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Time and emotion: the hunger strike as protest tactic
September 14, 2016 @ 1:00 pm - 2:00 pm
Speaker(s): Dr Niall Ó Dochartaigh
Affiliation: The Conflict, Humanitarianism and Security Research Cluster
Organised by: Whitaker Institute
This paper analyses the political dynamics of the 1980 hunger strike by Irish Republican prisoners – the precursor to the hunger strike of 1981 in which ten men died – focusing on temporal dimensions of negotiations aimed at ending the protests. It draws on extensive interviews with key figures, including intermediaries, British government officials and Republican leaders, as well as extensive documentation from both official and private papers.
Contrary to the existing literature on hunger strikes which strongly emphasises culture, tradition and emotion, this paper argues that the hunger strike is closely connected to the logics of modernity. The hunger strike is a particularly concentrated and intense deployment of time pressure in the pursuit of political goals. The central defining characteristic of the hunger strike is that it provides a way for weak actors to set a deadline when dealing with complex bureaucracies that derive much of their power from deferral and delay.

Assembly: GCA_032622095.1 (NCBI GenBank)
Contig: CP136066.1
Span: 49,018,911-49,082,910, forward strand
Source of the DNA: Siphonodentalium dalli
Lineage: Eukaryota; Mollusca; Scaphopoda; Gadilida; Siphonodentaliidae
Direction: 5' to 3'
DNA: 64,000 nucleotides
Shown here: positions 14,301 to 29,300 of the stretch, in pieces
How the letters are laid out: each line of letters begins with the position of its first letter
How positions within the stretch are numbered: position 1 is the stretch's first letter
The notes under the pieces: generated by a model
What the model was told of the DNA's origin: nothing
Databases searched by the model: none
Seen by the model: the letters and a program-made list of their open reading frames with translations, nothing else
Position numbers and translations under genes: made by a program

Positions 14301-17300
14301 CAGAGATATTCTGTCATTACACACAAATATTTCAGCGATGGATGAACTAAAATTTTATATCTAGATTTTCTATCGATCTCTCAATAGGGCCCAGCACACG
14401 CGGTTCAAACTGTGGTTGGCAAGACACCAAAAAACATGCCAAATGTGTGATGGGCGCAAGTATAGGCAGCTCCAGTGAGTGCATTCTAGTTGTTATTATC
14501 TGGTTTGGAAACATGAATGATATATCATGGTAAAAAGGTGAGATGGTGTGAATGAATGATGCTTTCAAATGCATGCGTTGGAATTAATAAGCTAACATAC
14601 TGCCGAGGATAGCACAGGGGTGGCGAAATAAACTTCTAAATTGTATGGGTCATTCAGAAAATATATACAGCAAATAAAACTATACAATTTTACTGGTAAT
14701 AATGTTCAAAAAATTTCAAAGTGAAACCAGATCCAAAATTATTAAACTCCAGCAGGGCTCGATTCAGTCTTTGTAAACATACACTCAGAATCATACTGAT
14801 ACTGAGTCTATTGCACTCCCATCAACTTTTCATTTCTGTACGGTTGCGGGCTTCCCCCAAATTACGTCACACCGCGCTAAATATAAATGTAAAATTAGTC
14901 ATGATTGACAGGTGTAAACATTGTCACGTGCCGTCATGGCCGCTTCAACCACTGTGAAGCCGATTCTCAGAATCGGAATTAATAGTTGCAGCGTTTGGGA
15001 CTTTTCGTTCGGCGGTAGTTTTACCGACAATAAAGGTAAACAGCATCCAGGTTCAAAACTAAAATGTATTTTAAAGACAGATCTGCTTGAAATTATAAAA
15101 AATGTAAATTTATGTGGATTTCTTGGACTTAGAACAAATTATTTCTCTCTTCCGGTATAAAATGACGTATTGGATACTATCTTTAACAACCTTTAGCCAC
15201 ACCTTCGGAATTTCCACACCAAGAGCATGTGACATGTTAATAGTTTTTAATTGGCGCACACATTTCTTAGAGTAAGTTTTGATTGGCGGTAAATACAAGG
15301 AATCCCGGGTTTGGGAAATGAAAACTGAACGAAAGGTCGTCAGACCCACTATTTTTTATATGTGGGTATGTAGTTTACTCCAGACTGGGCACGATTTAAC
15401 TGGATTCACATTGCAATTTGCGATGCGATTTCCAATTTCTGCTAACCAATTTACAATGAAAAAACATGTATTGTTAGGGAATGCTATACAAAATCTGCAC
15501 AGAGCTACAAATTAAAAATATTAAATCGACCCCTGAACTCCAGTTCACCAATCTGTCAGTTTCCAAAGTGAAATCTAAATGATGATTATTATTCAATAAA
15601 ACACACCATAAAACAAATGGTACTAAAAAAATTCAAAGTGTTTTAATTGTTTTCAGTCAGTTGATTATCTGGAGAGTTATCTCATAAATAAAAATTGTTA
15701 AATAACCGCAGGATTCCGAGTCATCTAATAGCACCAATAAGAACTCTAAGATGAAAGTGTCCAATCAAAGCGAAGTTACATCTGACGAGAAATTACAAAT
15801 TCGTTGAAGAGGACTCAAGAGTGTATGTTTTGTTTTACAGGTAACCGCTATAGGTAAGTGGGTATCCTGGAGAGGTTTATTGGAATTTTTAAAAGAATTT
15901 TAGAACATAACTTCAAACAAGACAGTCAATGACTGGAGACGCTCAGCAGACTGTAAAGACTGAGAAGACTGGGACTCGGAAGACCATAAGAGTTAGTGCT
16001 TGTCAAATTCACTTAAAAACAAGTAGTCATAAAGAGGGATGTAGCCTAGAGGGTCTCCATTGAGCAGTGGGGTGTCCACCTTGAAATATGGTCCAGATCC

The paper analyses the temporal dimensions to the hunger strike tactic, focusing especially on the way in which bargaining power and bargaining moves are intensely concentrated in the final hours. It examines the intertwined temporalities of three crucial aspects of the negotiation process: information, communication and biological processes. The paper argues that this analytical approach can be deployed in the analysis of the relationship between time and power in many other forms of protest and suggests a number of avenues for further inquiry into the temporal dimensions of protest.
This seminar is one of a series of seminars in the Whitaker Ideas Forum seminar series. Dr Ó Dochartaigh will be representing the Conflict, Humanitarianism and Security Research Cluster.